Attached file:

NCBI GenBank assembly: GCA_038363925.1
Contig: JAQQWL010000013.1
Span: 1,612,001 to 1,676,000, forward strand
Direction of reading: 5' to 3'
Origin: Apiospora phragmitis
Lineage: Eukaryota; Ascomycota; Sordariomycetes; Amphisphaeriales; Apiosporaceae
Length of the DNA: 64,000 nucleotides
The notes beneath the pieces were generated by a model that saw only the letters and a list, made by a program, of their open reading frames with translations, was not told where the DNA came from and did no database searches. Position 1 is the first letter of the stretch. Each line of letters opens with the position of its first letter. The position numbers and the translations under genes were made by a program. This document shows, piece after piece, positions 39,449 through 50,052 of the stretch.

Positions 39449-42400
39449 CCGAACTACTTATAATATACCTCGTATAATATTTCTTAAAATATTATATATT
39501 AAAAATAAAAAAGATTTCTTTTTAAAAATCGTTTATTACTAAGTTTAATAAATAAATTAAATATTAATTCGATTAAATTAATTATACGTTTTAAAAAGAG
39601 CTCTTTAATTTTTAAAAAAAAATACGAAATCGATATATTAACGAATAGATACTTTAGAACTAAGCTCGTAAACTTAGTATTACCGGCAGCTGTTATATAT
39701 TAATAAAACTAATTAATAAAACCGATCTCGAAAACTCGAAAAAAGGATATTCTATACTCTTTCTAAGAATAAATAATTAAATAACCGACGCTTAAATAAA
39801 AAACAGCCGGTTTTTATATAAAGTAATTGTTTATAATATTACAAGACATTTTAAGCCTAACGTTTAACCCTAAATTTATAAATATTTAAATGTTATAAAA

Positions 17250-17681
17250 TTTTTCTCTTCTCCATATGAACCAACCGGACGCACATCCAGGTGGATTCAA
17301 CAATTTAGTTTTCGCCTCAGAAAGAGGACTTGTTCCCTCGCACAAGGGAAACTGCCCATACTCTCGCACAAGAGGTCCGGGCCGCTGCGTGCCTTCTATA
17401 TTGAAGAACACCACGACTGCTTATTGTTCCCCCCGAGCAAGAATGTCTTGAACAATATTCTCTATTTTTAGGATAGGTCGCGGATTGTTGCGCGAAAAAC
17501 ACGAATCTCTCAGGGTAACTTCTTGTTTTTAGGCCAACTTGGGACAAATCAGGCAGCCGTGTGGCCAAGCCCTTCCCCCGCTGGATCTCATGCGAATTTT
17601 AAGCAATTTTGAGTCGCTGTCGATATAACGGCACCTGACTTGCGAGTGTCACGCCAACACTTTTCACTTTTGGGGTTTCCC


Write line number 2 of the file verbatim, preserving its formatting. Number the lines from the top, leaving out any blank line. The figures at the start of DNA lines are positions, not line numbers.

Contig: JAQQWL010000013.1